K-State biochemistry professor embarks upon cystic fibrosis research through technology transfer, commercialization of intellectual property

December 29, 2000

MANHATTAN -- As a youth, John Tomich always envisioned himself as an inventor.

"My mother always told me to invent something simple that everyone could use, say a safety pin or a zipper, " Tomich said.

True to his mother's word, Tomich invented something simple -- a hole.

"We can insert a hole or 'portal' into cells that are selective for chloride ions, the negative ion in ordinary table salt," Tomich said. "Maintaining the proper concentrations of ions in cells is very important and in some disease conditions, the concentration and location of ions are incorrect. "

By strategically placing these synthetic portals, or as Tomich and his colleagues call them, synporins, the correct balance between the different ions can be restored. Tomich has two patents in hand and two pending based on this technology.

As much as Tomich envisioned himself as an inventor, he never saw himself as an entrepreneurial-type.

But Tomich's initial entrepreneurial endeavor, Nacelle Therapeutics, Inc., based on intellectual property and the specialized know-how developed by the Kansas State University biochemistry professor and his colleagues in the treatment of cystic fibrosis, is not much of a stretch. Nacelle, founded late last year, uses proprietary synthetic peptides to replace defective ion channels characteristic of such genetically based diseases as cystic fibrosis.

"If you think of it in some ways, every laboratory at this university in some sense is a little company," Tomich said. "When the university hires science professors, they are expected to conduct independent and original research. The successful researchers go out and raise their own money through grants; produce a product which is their research, and then market this work through publishing and giving talks. In some ways that's the job we do every day."

Tomich describes the neophyte company as being in the "virtual" stage, nurtured by Gary Rabold and Ron Sampson at the Kansas Entrepreneurial Center. The non-profit corporation serves as a technology incubator, providing facilities and administrative support for new start-up companies.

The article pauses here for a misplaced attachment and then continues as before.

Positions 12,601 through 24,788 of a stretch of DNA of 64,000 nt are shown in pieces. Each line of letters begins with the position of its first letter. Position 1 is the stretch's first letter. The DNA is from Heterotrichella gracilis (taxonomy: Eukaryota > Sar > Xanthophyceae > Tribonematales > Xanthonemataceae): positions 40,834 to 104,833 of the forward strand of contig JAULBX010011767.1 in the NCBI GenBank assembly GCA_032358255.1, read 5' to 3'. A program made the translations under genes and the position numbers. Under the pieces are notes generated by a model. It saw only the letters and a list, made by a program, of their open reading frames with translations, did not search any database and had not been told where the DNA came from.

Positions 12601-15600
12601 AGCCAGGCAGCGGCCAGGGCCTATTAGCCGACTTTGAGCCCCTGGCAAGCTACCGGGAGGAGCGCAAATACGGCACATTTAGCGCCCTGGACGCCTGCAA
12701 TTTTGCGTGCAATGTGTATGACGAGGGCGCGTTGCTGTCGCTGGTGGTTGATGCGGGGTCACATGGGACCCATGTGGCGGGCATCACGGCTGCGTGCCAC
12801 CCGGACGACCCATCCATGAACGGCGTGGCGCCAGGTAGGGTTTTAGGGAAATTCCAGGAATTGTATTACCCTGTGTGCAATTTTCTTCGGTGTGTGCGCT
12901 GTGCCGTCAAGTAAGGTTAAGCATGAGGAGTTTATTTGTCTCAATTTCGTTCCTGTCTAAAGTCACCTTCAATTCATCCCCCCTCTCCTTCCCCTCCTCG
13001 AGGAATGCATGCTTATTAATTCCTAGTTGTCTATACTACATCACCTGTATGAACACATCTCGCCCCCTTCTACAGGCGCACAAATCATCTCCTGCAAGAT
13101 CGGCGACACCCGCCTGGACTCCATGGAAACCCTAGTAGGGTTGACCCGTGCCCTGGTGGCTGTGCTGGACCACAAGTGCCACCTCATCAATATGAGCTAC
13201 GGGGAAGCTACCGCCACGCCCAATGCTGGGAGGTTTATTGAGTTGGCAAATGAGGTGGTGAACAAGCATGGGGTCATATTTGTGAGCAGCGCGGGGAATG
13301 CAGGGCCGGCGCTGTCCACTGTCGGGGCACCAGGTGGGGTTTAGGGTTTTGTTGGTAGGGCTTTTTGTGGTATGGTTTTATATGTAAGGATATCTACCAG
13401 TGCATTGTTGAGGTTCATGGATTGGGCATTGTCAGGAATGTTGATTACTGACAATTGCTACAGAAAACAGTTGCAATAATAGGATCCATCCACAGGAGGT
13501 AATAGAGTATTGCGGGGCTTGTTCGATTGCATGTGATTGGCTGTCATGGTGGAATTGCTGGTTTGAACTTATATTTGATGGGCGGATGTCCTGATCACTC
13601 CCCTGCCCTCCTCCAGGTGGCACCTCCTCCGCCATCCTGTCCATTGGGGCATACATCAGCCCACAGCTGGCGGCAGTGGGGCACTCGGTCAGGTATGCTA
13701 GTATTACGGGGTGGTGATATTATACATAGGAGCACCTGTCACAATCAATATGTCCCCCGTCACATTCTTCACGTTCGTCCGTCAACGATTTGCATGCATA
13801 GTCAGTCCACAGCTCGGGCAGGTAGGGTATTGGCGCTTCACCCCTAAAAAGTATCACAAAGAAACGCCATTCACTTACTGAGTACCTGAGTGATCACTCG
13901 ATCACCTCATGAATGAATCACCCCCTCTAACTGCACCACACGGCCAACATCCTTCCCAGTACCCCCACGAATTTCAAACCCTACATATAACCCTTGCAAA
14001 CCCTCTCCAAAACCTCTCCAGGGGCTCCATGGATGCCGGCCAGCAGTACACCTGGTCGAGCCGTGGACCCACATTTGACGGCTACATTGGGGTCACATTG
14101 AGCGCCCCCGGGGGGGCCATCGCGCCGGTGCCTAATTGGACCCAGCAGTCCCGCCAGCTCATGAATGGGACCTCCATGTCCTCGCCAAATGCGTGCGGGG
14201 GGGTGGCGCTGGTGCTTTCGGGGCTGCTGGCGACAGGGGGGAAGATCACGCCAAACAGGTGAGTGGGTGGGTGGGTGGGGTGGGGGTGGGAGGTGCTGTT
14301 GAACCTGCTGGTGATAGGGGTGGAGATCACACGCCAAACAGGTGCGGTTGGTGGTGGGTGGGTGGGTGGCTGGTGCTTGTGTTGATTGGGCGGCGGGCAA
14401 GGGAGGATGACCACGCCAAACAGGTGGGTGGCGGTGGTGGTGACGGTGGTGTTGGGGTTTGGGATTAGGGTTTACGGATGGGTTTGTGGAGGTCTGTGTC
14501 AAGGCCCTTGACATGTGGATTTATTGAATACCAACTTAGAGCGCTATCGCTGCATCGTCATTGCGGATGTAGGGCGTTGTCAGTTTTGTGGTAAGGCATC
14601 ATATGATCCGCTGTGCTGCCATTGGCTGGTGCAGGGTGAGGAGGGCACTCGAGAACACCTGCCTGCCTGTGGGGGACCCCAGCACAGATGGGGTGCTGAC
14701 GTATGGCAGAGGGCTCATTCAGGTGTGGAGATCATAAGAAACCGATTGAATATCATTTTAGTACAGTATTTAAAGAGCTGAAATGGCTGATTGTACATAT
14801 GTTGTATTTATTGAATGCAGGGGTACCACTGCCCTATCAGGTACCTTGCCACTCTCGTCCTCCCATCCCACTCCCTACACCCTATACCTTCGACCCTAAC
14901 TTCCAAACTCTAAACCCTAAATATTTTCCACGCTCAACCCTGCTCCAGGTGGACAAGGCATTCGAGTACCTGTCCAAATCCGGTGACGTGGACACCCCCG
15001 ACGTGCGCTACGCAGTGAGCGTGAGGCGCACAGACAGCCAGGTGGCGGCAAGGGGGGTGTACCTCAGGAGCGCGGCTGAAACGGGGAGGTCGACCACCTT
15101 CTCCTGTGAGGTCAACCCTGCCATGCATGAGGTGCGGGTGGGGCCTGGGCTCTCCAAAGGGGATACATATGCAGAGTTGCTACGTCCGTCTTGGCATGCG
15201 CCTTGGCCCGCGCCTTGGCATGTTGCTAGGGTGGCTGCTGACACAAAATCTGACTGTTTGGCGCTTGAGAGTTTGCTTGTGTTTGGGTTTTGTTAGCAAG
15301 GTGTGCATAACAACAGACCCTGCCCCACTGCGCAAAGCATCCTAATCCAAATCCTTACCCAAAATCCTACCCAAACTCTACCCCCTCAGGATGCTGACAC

"As a scientist we really don't often deal a lot with common business matters such as preparing budgets, making sure the money flows at a certain rate, making sure that we raise capital when we need to and the kinds of things that business people do well," Tomich said. "They essentially do the things that we don't do well, thus allowing us to do the things that we can do well."

Nacelle has an aggressive plan with a goal to enter phase one human clinical trials within three years. The company recently applied for Small Business Innovation Research program funding from the National Institutes of Health and it is having exploratory discussions with a range of other potential funding sources.

"It's a nice situation in that it allows me as a professor to participate in the founding of a company without necessarily having to give up all of my duties as a professor," Tomich said. "I still get to teach, maintain my lab here, I still have graduate students and at the same time develop this other entity which, depending on how much money and interest we're able to raise, we could grow to having any number of employees that would help to facilitate this."

Tomich said the establishment of Nacelle opens up avenues of funding previously not available to individual university researchers. As a single researcher he would be lucky to receive two grants from the NIH, however through Nacelle, the possibilities are unlimited.

"It would be very difficult for me to raise more than $500,000 a year in total costs for my own research as an individual," Tomich said. "But as a company it is potentially unlimited so the dollar amounts we raise can be 10 times the numbers we're seeing here."

While Nacelle's main function is to develop a therapeutic treatment for cystic fibrosis, Tomich envisions other applications for the channel replacement therapy, such as the treatment of stroke and epilepsy sufferers. For now, however, cystic fibrosis remains the focus of his research.

"We think the channel replacement therapy has application in many other diseases, but cystic fibrosis is our lead issue at this time," Tomich said. "As that becomes more mature, we'll start looking at other areas as well."
Prepared by Keener A. Tippin II.

Kansas State University

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